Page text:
Fellowship of the Royal Society is an award granted to individuals that the Royal Society of London judges to have made a 'substantial contribution to the improvement of natural knowledge, including mathematics, engineering science, and medical science'.

Queens Counsel Jurist appointed by letters patent in some Commonwealth realms

In the United Kingdom and in some Commonwealth countries, a Queen's Counsel during the reign of a queen, or King's Counsel during the reign of a king, is a lawyer who is appointed by the monarch of the country to be one of "Her [His] Majesty's Counsel learned in the law". The position originated in England. Some Commonwealth countries have either abolished the position, or re-named it to eliminate monarchical connotations, such as "Senior Counsel" or "Senior Advocate".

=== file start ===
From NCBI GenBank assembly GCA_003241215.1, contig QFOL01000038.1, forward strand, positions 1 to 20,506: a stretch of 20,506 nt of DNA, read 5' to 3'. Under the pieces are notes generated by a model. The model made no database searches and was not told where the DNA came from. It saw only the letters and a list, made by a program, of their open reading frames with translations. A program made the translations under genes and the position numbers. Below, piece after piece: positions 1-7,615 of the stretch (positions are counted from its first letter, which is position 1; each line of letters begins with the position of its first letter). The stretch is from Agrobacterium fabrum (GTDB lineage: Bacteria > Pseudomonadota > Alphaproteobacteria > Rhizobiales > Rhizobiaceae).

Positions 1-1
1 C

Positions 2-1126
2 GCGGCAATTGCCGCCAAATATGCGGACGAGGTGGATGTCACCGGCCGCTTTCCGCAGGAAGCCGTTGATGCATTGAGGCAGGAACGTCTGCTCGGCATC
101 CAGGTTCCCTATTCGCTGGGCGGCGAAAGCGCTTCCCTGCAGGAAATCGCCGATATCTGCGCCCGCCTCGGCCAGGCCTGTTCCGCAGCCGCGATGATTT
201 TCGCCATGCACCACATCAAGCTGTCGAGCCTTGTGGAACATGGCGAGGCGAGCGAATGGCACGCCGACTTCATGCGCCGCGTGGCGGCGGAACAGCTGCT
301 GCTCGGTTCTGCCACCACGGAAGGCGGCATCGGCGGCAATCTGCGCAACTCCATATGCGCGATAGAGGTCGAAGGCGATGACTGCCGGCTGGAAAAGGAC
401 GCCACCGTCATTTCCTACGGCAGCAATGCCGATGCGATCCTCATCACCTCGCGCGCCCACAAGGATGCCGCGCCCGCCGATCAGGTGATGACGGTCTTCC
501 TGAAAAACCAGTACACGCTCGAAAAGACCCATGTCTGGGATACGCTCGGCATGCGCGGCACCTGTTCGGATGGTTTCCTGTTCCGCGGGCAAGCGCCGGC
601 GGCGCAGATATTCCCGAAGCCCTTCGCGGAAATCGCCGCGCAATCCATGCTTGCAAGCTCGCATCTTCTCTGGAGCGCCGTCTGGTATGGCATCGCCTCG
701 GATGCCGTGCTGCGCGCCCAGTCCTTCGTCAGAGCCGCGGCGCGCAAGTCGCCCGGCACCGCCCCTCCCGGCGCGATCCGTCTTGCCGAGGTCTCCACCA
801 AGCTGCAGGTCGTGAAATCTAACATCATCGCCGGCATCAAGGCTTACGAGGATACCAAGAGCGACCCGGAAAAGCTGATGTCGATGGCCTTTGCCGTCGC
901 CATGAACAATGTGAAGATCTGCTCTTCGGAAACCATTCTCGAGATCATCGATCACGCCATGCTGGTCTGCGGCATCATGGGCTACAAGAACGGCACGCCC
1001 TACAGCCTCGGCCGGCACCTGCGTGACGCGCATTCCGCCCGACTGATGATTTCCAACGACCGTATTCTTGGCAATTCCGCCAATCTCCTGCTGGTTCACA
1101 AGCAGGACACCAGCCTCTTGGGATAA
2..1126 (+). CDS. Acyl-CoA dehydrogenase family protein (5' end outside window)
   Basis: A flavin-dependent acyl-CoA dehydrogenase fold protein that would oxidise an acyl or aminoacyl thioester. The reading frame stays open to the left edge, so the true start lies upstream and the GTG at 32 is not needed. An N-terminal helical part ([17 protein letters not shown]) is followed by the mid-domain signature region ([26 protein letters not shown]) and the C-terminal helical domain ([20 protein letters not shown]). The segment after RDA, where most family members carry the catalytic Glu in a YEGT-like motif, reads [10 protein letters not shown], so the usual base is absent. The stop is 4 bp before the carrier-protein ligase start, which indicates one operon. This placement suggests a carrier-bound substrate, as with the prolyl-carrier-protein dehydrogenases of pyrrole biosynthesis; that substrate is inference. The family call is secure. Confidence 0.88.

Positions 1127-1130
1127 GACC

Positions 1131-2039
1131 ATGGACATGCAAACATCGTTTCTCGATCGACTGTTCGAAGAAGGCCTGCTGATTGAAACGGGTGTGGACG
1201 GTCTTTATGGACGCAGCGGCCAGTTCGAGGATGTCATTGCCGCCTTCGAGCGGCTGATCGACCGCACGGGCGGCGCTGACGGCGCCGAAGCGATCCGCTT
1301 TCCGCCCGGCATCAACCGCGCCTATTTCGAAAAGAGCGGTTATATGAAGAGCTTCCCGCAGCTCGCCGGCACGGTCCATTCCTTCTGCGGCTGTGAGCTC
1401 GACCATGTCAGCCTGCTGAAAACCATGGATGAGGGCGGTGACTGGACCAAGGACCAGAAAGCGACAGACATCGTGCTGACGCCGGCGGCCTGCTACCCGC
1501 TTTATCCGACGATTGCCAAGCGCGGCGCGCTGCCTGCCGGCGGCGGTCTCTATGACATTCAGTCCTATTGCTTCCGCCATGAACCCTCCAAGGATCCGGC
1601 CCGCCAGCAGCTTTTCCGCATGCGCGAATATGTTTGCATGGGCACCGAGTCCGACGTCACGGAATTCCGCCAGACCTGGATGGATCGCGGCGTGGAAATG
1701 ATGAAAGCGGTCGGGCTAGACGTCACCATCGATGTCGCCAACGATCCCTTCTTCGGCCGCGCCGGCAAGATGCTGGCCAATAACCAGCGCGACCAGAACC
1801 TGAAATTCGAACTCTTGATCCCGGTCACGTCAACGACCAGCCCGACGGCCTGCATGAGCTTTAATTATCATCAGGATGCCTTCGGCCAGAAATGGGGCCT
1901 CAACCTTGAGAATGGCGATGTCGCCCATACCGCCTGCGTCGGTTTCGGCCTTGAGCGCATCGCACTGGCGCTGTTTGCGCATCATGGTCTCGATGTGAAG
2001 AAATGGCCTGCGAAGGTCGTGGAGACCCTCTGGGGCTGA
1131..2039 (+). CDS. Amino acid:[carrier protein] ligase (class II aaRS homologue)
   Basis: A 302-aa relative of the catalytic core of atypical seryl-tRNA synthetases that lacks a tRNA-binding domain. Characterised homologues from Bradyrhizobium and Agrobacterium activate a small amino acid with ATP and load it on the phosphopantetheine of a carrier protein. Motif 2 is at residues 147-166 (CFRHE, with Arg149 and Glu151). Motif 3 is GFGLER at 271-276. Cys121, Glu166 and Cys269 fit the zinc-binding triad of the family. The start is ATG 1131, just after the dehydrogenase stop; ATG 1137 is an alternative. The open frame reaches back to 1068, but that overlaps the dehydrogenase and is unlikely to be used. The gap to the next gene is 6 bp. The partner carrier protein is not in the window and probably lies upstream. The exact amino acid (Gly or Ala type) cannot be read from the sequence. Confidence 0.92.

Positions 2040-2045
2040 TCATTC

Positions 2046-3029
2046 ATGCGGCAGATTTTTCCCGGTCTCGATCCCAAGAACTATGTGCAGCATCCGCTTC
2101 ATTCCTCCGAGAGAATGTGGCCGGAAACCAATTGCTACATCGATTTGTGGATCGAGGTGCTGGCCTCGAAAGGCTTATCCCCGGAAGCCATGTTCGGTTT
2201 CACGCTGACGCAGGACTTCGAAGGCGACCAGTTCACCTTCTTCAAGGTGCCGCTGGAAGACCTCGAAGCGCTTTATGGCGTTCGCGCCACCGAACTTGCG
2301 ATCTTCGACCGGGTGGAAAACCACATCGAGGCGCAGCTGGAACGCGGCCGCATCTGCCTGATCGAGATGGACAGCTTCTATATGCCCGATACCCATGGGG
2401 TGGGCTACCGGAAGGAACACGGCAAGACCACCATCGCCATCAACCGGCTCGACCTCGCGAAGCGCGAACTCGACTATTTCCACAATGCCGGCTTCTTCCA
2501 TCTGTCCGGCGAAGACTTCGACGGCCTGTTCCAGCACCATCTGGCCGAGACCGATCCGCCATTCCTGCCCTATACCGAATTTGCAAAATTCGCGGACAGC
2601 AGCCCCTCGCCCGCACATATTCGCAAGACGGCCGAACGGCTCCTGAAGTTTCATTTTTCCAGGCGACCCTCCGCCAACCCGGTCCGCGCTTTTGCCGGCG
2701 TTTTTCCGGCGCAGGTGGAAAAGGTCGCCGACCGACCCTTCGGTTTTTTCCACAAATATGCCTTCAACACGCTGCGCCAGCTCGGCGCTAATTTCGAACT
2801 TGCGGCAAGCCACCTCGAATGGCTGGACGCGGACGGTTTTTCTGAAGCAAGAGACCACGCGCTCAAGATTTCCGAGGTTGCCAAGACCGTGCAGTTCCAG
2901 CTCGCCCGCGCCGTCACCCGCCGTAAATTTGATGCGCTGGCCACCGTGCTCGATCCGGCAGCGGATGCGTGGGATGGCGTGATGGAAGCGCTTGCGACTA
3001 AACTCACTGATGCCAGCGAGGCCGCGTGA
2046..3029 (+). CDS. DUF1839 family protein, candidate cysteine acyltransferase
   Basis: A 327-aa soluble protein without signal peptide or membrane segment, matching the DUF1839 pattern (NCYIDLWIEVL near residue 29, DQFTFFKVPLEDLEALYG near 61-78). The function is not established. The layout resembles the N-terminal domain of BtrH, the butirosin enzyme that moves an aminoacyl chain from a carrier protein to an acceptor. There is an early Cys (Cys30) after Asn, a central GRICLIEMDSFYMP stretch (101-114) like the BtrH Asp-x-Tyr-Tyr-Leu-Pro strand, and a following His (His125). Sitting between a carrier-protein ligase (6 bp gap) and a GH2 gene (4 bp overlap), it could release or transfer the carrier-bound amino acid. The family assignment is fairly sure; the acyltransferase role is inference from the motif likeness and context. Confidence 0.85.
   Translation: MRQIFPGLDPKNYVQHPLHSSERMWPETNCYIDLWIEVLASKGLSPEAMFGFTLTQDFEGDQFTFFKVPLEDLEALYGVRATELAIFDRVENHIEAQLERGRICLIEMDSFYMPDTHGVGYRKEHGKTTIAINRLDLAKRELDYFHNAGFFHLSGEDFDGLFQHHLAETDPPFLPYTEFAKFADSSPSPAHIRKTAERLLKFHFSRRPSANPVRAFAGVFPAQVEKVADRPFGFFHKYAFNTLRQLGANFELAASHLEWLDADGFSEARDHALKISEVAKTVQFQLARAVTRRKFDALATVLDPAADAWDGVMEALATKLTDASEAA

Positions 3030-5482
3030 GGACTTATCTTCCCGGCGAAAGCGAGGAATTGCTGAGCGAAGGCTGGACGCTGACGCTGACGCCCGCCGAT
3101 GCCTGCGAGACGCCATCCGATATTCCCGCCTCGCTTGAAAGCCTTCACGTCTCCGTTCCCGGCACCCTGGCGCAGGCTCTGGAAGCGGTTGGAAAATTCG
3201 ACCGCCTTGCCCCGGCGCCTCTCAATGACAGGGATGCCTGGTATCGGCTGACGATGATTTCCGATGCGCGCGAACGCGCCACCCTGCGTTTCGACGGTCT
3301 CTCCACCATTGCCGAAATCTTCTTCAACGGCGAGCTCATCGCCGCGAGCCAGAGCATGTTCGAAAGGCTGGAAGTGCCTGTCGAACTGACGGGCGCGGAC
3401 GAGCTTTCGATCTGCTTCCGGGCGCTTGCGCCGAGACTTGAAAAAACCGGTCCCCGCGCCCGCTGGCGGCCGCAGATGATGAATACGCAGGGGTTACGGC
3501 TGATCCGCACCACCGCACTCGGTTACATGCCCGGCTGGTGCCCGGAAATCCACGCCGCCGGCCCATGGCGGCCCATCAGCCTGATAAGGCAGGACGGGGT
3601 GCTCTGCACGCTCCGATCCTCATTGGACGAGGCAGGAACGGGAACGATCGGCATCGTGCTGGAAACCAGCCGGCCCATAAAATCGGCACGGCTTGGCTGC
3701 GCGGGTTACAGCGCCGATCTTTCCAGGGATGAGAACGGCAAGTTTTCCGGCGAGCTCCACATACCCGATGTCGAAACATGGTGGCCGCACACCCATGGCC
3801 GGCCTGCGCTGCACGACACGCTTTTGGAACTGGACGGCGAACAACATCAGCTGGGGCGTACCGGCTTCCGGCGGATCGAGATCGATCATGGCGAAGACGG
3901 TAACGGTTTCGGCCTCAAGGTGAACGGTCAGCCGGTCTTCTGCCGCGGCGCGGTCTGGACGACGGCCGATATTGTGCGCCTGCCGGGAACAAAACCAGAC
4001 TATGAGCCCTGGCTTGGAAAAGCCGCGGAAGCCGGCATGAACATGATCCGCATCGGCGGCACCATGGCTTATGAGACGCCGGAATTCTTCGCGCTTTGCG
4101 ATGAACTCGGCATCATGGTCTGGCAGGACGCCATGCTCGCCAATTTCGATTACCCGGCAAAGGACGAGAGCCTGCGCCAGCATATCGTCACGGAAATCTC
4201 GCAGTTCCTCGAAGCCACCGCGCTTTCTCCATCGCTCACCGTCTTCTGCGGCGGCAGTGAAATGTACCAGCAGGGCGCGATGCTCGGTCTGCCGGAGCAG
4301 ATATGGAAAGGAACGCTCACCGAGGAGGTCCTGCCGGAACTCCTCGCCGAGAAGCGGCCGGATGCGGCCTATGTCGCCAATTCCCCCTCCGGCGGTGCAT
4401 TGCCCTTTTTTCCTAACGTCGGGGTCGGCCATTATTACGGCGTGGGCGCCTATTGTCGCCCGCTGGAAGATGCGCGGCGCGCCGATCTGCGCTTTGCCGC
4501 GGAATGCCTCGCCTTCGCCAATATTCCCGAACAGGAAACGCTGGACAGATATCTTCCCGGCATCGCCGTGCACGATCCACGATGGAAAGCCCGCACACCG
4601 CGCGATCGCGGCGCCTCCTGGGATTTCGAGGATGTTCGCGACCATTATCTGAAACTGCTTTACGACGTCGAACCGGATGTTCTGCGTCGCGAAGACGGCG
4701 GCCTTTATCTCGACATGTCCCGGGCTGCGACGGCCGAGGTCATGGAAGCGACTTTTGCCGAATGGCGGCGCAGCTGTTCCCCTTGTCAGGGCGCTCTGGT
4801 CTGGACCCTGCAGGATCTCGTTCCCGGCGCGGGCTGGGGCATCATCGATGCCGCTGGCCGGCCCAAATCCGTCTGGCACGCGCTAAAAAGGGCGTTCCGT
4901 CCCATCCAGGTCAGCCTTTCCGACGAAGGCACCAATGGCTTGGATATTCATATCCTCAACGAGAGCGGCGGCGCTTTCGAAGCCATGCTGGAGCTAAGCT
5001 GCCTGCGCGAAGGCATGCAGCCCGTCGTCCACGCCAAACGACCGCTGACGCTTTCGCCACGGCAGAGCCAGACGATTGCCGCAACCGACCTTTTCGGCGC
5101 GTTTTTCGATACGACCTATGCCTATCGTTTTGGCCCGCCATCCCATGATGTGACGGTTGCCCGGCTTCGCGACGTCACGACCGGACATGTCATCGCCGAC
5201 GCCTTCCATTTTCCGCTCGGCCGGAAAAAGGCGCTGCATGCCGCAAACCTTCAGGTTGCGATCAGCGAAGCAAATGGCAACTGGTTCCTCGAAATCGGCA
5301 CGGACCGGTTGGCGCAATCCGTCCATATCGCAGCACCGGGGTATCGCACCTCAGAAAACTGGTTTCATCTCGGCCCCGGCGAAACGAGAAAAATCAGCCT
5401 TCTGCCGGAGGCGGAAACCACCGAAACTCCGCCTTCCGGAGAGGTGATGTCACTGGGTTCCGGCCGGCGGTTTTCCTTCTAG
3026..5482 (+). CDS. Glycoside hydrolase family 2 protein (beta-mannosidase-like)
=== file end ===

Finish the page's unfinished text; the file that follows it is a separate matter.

Works

Webster's Reports and Notes of Cases on Letters Patent for Inventions (1844) became a standard textbook. In 1848 he published a handbook The Ports and Docks of Birkenhead. In 1853 and 1857 he republished the reports of the acting committee of the conservators of the Mersey. [1]

Family

Webster married twice. Firstly, in 1839, he married Elizabeth, eldest daughter of Richard Calthrop of Swineshead Abbey, Lincolnshire. His second wife was Mary Frances, daughter of Joseph Collier Cookworthy (of Plymouth), and sister of Joseph Cookworthy, a member of parliament in Western Australia. By his first wife he had three sons, the second being Richard Everard Webster, and two daughters; by his second wife he had one son and one daughter. [1]

Notes

  1. 1 2 3 4 5 6 "Webster, Thomas (1810-1875)"  . Dictionary of National Biography . London: Smith, Elder & Co. 1885–1900.
  2. "Webster, Thomas (WBSR827T)". A Cambridge Alumni Database. University of Cambridge.
  3. Henry Trueman Wright Wood, A History of the Royal Society of Arts (1913), p. 346 note 1; archive.org.
Attribution

Wikisource-logo.svg  This article incorporates text from a publication now in the public domain : "Webster, Thomas (1810-1875)". Dictionary of National Biography . London: Smith, Elder & Co. 1885–1900.